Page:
by Robert Frick
Never has the word “patient” sparked such haste. On Wednesday the Federal Reserve released a statement saying it might start raising interest rates as early as June and … cue ominous music … it excised a promise from the statement that it would be “patient.”
Immediately the financial media rushed into paroxysms of analysis. Will rates certainly rise in June? Should borrowers lock in their mortgages now? Should we dump bonds? Short some stocks? Buy dollars?
Further, chairwoman Janet Yellen said:
“Just because we removed the word ‘patient’ … doesn’t mean we’re going to be impatient.”
Thanks for the clarification, Mrs. Chairwoman.
And in addition to the financial media madness, this week marked the beginning of the NCAA March Madness basketball tournament. As I was listening to the coaches and pundits opine on what it would take to win the tournament, it sounded much like chatter surrounding the Fed announcement: full of sound and fury, and signifying nothing.
But one tired sports cliché rang with new meaning for me in light of the financial fracas: “Focus on the fundamentals.” In times of volatility and change, I think many investors forget the fundamentals. I know I do, or at least I used to.
We are wired not to think long-term in times of stress. The parts of our brain responsible for planning and future-thinking are overwhelmed by the parts concerned with survival in the here and now.
And even little upsets can push us into Chicken Little mode. Just as highly-rated teams such as Iowa State University and Baylor losing in the first round sent ESPN into frenzy, so Yellen’s “impatient” remark fueled CNBC’s talking heads for hours.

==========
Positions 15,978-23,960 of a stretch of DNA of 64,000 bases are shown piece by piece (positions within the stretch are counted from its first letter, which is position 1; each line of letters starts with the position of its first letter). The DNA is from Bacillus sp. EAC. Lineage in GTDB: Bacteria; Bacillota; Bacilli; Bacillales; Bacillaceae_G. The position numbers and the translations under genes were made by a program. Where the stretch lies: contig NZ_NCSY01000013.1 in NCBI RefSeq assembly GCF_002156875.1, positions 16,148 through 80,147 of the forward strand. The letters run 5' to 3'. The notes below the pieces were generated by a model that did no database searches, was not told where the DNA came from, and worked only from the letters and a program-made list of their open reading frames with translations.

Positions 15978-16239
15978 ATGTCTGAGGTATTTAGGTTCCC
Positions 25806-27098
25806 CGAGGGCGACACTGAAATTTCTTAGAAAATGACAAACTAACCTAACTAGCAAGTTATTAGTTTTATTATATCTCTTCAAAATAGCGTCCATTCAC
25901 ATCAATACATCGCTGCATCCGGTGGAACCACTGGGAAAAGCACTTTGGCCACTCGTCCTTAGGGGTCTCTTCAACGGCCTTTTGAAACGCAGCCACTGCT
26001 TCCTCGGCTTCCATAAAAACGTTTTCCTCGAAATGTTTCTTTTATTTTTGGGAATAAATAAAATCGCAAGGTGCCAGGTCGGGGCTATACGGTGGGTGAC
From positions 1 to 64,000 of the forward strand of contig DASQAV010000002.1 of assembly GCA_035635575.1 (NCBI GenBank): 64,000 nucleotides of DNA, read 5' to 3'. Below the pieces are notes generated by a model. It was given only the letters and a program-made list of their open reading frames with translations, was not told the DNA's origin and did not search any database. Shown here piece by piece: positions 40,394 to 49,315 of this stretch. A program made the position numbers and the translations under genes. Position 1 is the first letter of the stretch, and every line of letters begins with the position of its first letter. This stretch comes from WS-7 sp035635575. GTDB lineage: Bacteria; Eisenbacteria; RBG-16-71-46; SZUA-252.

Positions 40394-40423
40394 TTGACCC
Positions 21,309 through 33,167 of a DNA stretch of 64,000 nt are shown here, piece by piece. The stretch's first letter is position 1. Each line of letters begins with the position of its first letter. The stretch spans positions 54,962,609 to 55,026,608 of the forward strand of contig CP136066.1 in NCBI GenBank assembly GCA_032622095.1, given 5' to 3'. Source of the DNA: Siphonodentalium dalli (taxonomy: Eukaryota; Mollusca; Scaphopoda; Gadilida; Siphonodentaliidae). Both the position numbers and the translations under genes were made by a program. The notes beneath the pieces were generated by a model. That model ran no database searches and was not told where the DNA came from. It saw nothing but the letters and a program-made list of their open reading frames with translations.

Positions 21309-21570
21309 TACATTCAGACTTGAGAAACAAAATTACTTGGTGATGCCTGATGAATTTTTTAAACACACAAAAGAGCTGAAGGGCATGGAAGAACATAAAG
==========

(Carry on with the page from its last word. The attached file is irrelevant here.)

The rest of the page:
What we should do at times like this is take a deep breath, take a step back and work on the fundamentals.
As it so happens, a third event occurred this month that plays into my finance fundamentals: Daylight savings time. Some of us use Spring Forward and Fall Back as a reminder to replace the batteries in our smoke and carbon monoxide detectors. I also use it as a reminder to rebalance my portfolio, a key fundamental.
I learned this lesson the hard way, and at an age when I already should have known to do it. When the dot.com bubble was booming I let my tech-heavy investments ride, even though intellectually I knew the smart move would be to rebalance.
Another bit of psychology (I write the “Mind Gains” investor psychology column for Personal Finance): we’re also wired to believe a streak will continue. And bouncing back to basketball, it’s referred to some as the “hot hand fallacy,” or the belief that today’s success will continue into the future. Fans believe a player who’s scored successive baskets will make the next basket, though statistically speaking, they are no more likely to sink that next shot.
So when the bubble burst, I took a bigger hit than I should have. It was around that time I started studying investor psychology, and began working to take emotions out of my investing decisions. I’m not wired like Warren Buffett, who admits he was born with abilities to invest unemotionally, logically and long term, so I have to use a series of cheats.
One of those is Daylight Savings Rebalancing.
I’ve always liked investing in real estate investment trusts (REITs) for their steady income and appreciation. And though it killed me to rebalance during the real estate boom years of the last decade, I did it. So in 2006 when my REITs were up more than 30%, I trimmed back. And when the crash came in 2007 and 2008 and my REITs plummeted, I replenished them, and then cashed in on the 30%-plus return in 2009 and the 25%-plus return in 2010.
So with the same meticulous methodology you used to fill in those brackets, especially in these volatile times when you may be hoping successful investments from last year will continue to soar, take your profits and rebalance your portfolio.
You probably won’t win your office NCAA pool, but you’ll more than make up for it with your long-term portfolio winnings.